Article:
Nobody knows, of course, exactly what Donald Trump’s administration will mean for public schools, but for a balanced and insightful analysis, I urge you to read Valerie Strauss’s fine column from the Washington Post, Will Donald Trump Destroy U.S. Public Education? She begins:
“There’s a reason that people who care about public education in the United States are mightily worried about President-elect Donald Trump. There are, actually, a number of reasons—all of which lead to this question: Will Trump’s administration destroy U.S. public education? The short answer is that he can’t all by himself destroy America’s most important civic institution, at least not without help from Congress as well as state and local legislators and governors.”
Strauss believes that Congressional action last December demonstrated a firm rejection of federal overreach by Arne Duncan’s U.S. Department of Education: “(T)here is no appetite in the country for intense federal involvement in local education, which occurred during the Obama administration at such an unprecedented level that Congress rewrote the No Child Left Behind law—eight years late—so that a great deal of education policymaking power could be sent back to the states.”
What about Trump’s idea of a $20 billion block grant to help states privatize education? That is a real worry, says Strauss.
Strauss explains that today’s alarm among supporters of public education has been fed by what people have been watching now for fifteen years as policies of the federal government have in many ways begun to undermine the very concept of public schools: “That many people are worried that Trump could deliver a fatal blow to public schools speaks not only to his views and those of the people around him, but also to the past 15 years of school reform and the consequences of the policies promoted by… Bush’s No Child Left Behind law and Obama’s Race to the Top initiative and waivers to NCLB. Corporate school reform has led to standardized test-based ‘accountability’ as well as school ‘choice’ programs—pushed in part by billionaires who have made school reform a pet project….”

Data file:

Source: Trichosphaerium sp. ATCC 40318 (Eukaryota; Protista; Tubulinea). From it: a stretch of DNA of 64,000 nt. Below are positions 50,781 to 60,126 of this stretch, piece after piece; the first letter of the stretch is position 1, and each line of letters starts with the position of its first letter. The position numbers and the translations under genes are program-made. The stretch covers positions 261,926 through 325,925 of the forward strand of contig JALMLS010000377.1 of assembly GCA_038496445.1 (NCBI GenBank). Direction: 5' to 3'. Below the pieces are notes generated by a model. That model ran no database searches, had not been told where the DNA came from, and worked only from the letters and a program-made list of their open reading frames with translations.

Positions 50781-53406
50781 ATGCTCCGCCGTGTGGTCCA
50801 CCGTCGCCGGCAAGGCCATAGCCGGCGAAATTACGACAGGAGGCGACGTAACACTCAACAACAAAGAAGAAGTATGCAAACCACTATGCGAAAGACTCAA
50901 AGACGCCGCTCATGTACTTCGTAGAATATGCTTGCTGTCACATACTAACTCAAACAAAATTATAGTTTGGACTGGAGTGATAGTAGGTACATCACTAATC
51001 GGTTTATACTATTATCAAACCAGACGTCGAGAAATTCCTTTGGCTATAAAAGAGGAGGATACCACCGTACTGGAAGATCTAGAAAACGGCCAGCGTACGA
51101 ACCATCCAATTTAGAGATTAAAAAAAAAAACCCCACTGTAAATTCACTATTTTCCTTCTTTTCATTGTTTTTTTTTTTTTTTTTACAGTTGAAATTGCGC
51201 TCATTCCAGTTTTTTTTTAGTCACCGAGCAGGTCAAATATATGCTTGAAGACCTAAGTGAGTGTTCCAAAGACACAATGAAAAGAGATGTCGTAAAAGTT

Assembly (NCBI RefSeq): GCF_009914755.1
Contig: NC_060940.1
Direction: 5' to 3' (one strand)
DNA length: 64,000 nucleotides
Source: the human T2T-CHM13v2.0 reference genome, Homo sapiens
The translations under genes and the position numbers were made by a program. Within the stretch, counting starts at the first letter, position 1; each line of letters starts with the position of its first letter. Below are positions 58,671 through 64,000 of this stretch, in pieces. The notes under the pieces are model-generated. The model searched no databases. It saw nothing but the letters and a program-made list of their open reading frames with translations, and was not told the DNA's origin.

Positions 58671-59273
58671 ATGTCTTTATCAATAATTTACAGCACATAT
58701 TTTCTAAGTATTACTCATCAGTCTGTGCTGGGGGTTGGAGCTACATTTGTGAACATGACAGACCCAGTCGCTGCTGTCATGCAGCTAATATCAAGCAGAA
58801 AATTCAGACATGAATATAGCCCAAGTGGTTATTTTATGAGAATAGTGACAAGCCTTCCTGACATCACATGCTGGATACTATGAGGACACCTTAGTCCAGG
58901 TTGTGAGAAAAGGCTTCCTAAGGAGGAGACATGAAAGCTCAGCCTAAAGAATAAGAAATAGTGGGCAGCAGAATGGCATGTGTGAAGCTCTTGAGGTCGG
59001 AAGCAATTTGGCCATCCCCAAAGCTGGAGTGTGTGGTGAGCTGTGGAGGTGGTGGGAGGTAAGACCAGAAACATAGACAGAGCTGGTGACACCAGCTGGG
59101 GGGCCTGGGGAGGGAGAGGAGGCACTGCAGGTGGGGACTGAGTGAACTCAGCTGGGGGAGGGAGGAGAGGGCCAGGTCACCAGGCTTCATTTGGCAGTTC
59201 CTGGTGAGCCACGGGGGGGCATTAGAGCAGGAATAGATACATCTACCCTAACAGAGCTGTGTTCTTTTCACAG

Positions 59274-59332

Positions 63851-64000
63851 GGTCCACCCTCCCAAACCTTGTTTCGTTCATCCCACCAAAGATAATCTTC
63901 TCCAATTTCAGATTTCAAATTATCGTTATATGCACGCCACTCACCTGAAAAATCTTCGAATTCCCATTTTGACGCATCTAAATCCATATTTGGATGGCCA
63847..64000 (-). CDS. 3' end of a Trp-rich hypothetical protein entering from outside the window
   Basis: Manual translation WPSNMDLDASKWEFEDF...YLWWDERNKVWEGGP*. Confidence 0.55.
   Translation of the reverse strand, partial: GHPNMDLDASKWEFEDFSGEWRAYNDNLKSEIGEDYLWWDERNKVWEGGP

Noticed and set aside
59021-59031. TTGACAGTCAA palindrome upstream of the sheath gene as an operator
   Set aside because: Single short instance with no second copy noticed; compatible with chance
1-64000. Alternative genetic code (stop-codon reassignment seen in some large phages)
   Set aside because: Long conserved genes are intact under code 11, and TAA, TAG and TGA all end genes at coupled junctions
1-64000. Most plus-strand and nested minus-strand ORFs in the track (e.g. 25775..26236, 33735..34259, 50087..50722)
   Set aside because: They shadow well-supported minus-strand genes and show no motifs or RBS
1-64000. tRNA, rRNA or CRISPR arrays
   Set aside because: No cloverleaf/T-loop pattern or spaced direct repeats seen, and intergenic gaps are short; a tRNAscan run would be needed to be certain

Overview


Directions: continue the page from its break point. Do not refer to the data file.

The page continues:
According to Strauss, “Not all choice supporters agree on every topic—Obama and many Democrats oppose vouchers but support charters, while Republicans are big supporters of voucher and voucherlike programs—but the trajectory of increased privatization in recent years is undeniable under both Republican and Democratic administrations. The growth of charter schools has drained many traditional public school systems where charters are located, and the charter sectors in a number of states—especially the for-profit charters—are severely troubled because of lack of sufficient oversight.”
What about opinion across the country? Strauss provides examples from last week’s election showing that voters’ views about market-based school choice are not in line with the educational philosophy of the person these same voters chose as our new president: “The irony of all this is that just as Trump is selecting an education secretary from a pool of pro-privatization candidates, voters in a number of states just expressed deep misgivings about unrestricted growth of school choice.”
Strauss cannot provide a firm answer to her question: Will Donald Trump destroy U.S. public education? But her solid analysis of where we stand right now is lucid and very helpful.